The UK’s fishing industry has long been a fundamental part of vibrant coastal communities, providing livelihoods to many and food to feed us, from Cullen Skink on a cold winter’s evening to scampi and chips by the sea.
However, our seas, wildlife and the fishers whose livelihoods are dependent upon healthy marine ecosystems, are suffering. International marine biodiversity targets have not been met and the UK, as a whole, has failed to meet 11 out of the 15 indicators for achieving Good Environmental Status (GES). Commercial fishing continues to be the most widespread pressure on the marine environment, but it also has real opportunity to provide solutions and help recover our seas if done sustainably.
Meanwhile, for fishers, uncertainties regarding market access and the increase in fuel prices have resulted in unemployment and family upheavals; with some fishers tying up their boats for good and having to relocate their families in search of alternative employment. It is a turbulent time for the fishing industry and they need to be given certainty.
The Discard Ban
For many years one of the key concerns over the impacts of fishing on biodiversity was the wasteful nature of many fisheries in which significant amounts of unwanted fish were dumped back into the sea, a process known as discarding.
A discard ban was introduced with the hope that it would incentivise more selective fishing and less discarding. However, an obstacle to investing in highly selective fishing gear is that it comes at a cost. The cost of the gear itself which can run into the tens of thousands and the cost of some marketable fish that pass through the ‘selective’ gear. While some complied and invested in new gear, others continued to operate with business as usual. Without the level playing field, which would have been achieved with robust monitoring, it created a competitive advantage for those that continued to discard.
A game-changing technology is ready for roll-out
Remote Electronic Monitoring (REM) with cameras is a powerful and cost-effective tool that answers three fundamental questions: where/when boats are fishing, how they are fishing and most importantly, what is being removed from the water.
People are increasingly concerned with the provenance of their seafood, and the impact it has on marine wildlife. REM enables fishers to demonstrate to the public and retailers that they are operating in a sustainable way, using best practice and highest levels of selectivity.
REM would also empower fishers by putting them at the heart of the data collection process, bridging the gap between them and fisheries managers. Claims that catch quotas are out of touch with what fishers are seeing in their nets need to be addressed. The ‘fish-counting’ cameras provide fishers with an opportunity to document what they are seeing and feed into the science of quota setting.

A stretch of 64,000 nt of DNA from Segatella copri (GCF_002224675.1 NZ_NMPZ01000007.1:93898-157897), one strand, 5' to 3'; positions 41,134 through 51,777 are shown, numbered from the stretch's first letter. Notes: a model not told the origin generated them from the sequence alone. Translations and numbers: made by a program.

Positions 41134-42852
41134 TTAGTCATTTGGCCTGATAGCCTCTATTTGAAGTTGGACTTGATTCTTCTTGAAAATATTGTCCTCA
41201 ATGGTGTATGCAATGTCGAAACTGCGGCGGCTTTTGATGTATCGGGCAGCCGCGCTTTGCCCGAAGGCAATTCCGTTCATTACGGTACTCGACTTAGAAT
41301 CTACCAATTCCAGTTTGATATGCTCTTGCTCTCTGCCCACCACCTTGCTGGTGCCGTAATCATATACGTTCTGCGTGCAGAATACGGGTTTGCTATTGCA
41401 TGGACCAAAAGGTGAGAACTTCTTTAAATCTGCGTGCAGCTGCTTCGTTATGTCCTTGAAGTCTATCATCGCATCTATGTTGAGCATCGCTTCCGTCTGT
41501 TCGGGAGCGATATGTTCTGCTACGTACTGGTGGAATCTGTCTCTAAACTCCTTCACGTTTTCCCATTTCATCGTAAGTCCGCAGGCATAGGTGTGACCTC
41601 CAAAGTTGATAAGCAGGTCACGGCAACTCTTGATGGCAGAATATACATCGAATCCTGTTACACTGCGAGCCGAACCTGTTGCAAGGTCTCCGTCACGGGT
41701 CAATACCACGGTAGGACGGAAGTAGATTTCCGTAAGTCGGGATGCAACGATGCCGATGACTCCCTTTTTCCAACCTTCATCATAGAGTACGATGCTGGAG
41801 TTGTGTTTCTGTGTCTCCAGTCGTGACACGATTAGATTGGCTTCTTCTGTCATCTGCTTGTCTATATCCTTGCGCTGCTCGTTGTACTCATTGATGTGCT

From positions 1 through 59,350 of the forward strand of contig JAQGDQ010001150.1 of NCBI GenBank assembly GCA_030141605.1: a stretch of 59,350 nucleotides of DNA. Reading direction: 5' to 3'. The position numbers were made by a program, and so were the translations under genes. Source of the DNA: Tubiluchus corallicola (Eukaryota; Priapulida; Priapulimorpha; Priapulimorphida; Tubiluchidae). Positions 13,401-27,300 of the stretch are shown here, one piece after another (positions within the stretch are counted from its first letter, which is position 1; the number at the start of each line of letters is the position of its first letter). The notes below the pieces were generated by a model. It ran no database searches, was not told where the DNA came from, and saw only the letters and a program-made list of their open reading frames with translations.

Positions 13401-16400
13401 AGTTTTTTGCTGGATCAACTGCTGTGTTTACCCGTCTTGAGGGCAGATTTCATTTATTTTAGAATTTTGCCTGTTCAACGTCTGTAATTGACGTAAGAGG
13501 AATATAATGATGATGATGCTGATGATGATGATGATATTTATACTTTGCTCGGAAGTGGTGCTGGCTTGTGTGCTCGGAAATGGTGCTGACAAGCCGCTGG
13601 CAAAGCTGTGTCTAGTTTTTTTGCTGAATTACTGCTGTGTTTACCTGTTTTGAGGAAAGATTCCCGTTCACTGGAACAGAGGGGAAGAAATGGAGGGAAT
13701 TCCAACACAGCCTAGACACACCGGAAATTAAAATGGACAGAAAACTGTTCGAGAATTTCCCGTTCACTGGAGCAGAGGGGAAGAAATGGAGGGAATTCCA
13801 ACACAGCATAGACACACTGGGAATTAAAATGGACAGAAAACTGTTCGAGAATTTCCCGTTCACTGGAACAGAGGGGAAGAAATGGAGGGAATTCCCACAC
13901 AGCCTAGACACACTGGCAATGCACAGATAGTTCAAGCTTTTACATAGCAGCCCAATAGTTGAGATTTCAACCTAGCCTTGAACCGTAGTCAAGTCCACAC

UK governments must seize the opportunity
Following Britain’s departure from the EU, UK governments are developing new ‘catching’ policies.
Accountability and confidence will be central principles of these new policies, however, without equipping vessels with the tools they need to provide the required levels of at-sea monitoring these policies will fall short of their objectives.
Last month, one of the UK government’s own statutory bodies, Natural England, released a report recommending the immediate roll-out of REM to the ‘highest risk’ fleets such as demersal trawls to: 1) help promote compliance; 2) collect data for data-poor fisheries; 3) protect sensitive species; and 4) contribute to achieving GES.
It was disappointing that UK governments did not take the opportunity to commit to rolling out REM across the UK fishing fleet when they produced the draft Joint Fisheries Statement. However, there is still an opportunity, as the final version of the JFS has yet to make an appearance. All four governments can still provide a unified voice in support of REM with cameras being a key element of fishing in UK waters.
Whatever changes are implemented in UK governments’ individual plans or 'catching policies’, we believe that the degree to which they are underpinned by robust at-sea monitoring with cameras will be a defining factor in achieving sustainable fisheries in the UK.
The question is - when will the UK governments step up and roll-out REM to the highest-risk fleets and embrace the benefits that REM brings for wildlife, fishers and the consumer?
Mario Ray is a Policy Advisor at WWF-UK, follow @WWF_UK
The opinions expressed in this blog are the authors' and not necessarily those of the wider Link membership.
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